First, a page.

Harvestfest kicks off the musical season with dazzling display of variety


Family Singers, a chorus group directed by music teacher Adam Grossman, performs Thursday at Harvestfest II. (Photo by Joelle Sugianto)

Amy Xue

Harvestfest I
This year’s Harvestfest, the annual fall concert, dazzled audiences with North’s talented ensembles performing together for two consecutive nights.
Harvestfest I, which took place in the Performing Arts Center on Nov. 14 at 7 p.m., featured Symphonic Band, Wind Ensemble, Tiger Bebop, and Jazz Ensemble I, directed by music teacher Richard Labedz, and Jubilee Singers, directed by music teacher Sheldon Reid.
After a brief introduction from music department head Todd Young, the show opened with a grand fanfare of “Kronos” from the Symphonic Band. The piece was inspired by the Greek deity of time, which was evident in the clock like ticking sounds from the percussion.
The Wind Ensemble joined with the band on stage to play a patriotic piece titled, “Americans We,” featuring Young as a guest conductor. The rendition of the march was very energetic, and was complete with cymbals and drum beats.
“People get to see a bunch of different groups coming together to create music and it’s a really awesome event where everyone can come and have a good time,” said sophomore Rebecca Graham, who plays clarinet in Wind Ensemble.
A highlight of the show was a song called “The Bonsai Tree.” Labedz described the piece as “very different from the traditional ones” the ensemble usually plays.
Graham said, “‘Bonsai Tree’ was such a unique song to play because it highlighted each individual section of the band—percussion at the beginning, flute and clarinet solos. I loved playing this because it highlighted my instrument and allowed my section to stand out.”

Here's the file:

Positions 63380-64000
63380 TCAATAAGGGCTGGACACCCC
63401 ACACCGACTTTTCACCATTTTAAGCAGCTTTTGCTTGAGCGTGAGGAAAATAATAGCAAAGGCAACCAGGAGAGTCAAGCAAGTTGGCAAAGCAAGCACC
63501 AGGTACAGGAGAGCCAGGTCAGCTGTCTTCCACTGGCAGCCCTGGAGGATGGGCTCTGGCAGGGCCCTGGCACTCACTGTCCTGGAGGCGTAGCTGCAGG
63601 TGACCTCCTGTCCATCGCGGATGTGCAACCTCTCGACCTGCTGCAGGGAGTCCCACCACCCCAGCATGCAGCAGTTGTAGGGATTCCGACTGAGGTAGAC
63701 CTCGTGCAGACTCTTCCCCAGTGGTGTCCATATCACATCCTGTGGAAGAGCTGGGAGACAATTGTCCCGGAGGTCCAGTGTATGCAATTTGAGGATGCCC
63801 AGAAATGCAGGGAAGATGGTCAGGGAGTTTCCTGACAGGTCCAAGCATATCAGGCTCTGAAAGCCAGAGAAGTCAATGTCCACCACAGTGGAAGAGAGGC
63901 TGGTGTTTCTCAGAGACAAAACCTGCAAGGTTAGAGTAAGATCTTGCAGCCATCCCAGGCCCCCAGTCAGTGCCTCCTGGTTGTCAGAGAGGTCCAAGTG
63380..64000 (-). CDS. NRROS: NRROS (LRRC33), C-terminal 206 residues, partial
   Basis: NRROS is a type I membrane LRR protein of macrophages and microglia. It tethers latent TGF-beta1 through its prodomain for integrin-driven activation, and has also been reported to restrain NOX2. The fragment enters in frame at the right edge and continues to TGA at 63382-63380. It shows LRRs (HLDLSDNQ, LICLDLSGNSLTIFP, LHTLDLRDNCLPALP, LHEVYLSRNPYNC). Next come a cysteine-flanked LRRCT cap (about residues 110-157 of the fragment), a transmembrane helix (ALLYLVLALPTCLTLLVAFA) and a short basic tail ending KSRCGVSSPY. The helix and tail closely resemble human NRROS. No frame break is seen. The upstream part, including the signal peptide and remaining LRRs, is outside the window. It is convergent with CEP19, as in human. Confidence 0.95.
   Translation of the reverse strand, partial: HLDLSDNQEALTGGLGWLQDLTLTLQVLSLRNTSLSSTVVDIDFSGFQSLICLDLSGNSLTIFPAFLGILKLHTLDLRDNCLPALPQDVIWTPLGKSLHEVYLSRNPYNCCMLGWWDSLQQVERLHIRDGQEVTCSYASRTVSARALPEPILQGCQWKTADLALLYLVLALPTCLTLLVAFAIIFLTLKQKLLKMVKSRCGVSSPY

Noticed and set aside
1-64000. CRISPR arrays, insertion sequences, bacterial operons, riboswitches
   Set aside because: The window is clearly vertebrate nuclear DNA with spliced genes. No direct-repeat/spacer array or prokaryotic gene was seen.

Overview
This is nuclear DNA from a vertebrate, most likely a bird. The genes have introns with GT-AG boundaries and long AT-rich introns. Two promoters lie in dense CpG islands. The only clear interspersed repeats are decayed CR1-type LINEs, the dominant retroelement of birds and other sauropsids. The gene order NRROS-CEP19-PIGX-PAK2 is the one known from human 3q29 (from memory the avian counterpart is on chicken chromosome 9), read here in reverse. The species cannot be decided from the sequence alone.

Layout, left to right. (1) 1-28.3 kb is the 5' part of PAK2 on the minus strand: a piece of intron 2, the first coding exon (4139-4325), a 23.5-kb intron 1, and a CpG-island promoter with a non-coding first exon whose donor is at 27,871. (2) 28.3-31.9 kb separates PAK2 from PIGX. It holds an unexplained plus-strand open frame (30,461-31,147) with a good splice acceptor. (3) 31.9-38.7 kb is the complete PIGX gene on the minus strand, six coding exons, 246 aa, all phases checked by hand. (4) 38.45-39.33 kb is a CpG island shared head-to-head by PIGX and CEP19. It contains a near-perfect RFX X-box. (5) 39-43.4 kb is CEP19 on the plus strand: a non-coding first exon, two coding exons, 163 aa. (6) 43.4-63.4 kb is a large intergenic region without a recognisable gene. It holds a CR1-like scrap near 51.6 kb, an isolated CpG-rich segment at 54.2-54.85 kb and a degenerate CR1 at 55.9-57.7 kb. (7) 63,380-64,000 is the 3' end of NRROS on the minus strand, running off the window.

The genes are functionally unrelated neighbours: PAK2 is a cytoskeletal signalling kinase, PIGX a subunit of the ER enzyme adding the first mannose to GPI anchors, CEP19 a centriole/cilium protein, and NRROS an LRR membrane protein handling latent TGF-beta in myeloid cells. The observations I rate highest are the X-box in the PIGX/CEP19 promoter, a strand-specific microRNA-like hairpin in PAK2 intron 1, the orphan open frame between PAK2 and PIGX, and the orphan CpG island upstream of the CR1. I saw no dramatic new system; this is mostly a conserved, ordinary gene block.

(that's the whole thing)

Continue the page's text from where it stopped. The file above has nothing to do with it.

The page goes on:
Junior Serena Jampel, who plays trumpet in Wind Ensemble, said that her favorite song to play was “Arabian Dances,” a quiet and suspenseful piece that built up to a crescendo near the end. It featured instruments such as wind chimes, the conga, and timpani, giving the song an exotic feel.
After Wind Ensemble, The Jubilee Singers went on stage and sang some selections from their current season, including gospel songs like “Psalm 23” and “Be Like Him.” The talented singers swayed along to the rhythm of songs, and each piece blended flawlessly into the next. The director, Reid, played the drums masterfully while conducting the choir.
Tiger Bebop, North’s jazz singers, started off their season with three classic blues songs: “All of Me,” “Autumn Leaves,” and “No More Blues.” Each song had a scat solo for a singer or a solo for the expert pianist, junior Myles Murphy.
Soloists junior Dagny Griggs and sophomore Julianna Walsh incorporated well placed high notes with vibrato, stunning the audience with their amazing voices. The entire group sang the upbeat pieces with remarkable energy.
Bebop performed a song called “Autumn Leaves,” which gave off a nostalgic autumn feeling as the different singers harmonized with each other. “It is a laid back, relaxing song that perfectly captures the essence of fall,” said senior Lucas Pratt, who is a tenor in Jubilee and Tiger Bebop.
“When we are finished and people applaud, it feels good for the whole group because it acknowledges all our hard work in rehearsals,” said sophomore Hadley Iselin, who is a soprano, “It’s really cool to look back at everyone and see them smiling.”
Jazz Ensemble I closed the show with four beautiful renditions of classic jazz songs.
“I most enjoy the collaborative environment that comes from ensemble groups onstage. We don’t sing or play individually, but rather as one cohesive unit and that’s what makes the performance,” said senior Andrew Bean, who performed a solo in “Bye Bye Blackbird.”
The second to last song of the show was a piece called “Isfahan.” All the students were charismatic, which could be seen from the ease with which they played and how they moved along to the music. The song is named after a city in Iran and is a fusion of Western and Eastern sounds. The piece especially featured the alto saxophone.